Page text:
The lack of controllability of EVA explains its decline a field study
This paper investigates the properties of EVA compensation schemes, which were considered as a major managerial innovation of the 90’s. The analysis is carried on in the framework of contract theory and based on a six year longitudinal case study. Such schemes induce highly volatile bonuses compared to more traditional ones. This is interpreted as a loss of controllability, where controllability is defined as the controllability of their performance measured by managers. The role of the target setting, based on external standards, and the absence of renegotiation are of particular significance in explaining this loss. This analysis explains the difficulties encountered in the implementation of these schemes and their relative decline.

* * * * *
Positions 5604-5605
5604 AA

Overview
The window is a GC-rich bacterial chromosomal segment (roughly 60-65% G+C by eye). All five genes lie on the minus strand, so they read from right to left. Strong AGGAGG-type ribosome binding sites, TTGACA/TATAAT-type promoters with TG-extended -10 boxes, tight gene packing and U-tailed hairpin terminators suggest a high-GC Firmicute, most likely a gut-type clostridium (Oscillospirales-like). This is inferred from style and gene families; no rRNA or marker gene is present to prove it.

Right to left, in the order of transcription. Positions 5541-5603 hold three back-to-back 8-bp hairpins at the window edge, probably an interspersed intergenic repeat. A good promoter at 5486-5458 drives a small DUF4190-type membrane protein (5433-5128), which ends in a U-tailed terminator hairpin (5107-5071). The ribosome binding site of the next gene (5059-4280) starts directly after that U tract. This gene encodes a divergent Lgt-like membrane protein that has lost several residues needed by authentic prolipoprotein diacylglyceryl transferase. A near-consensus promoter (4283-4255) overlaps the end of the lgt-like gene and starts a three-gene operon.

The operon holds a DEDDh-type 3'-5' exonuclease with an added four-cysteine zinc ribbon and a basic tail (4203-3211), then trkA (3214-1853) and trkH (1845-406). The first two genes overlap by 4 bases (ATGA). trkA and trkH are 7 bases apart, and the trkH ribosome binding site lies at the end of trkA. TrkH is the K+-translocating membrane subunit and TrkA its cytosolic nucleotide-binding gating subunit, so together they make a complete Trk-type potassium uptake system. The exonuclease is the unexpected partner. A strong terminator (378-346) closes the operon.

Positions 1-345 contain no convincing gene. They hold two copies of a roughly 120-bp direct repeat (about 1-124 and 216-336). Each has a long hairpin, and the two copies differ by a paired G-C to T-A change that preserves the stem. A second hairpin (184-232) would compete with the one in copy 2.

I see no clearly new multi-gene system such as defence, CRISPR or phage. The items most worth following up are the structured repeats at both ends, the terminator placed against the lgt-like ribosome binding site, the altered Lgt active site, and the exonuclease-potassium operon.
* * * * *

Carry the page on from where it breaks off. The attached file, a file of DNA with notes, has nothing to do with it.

|Date of creation:||2007|
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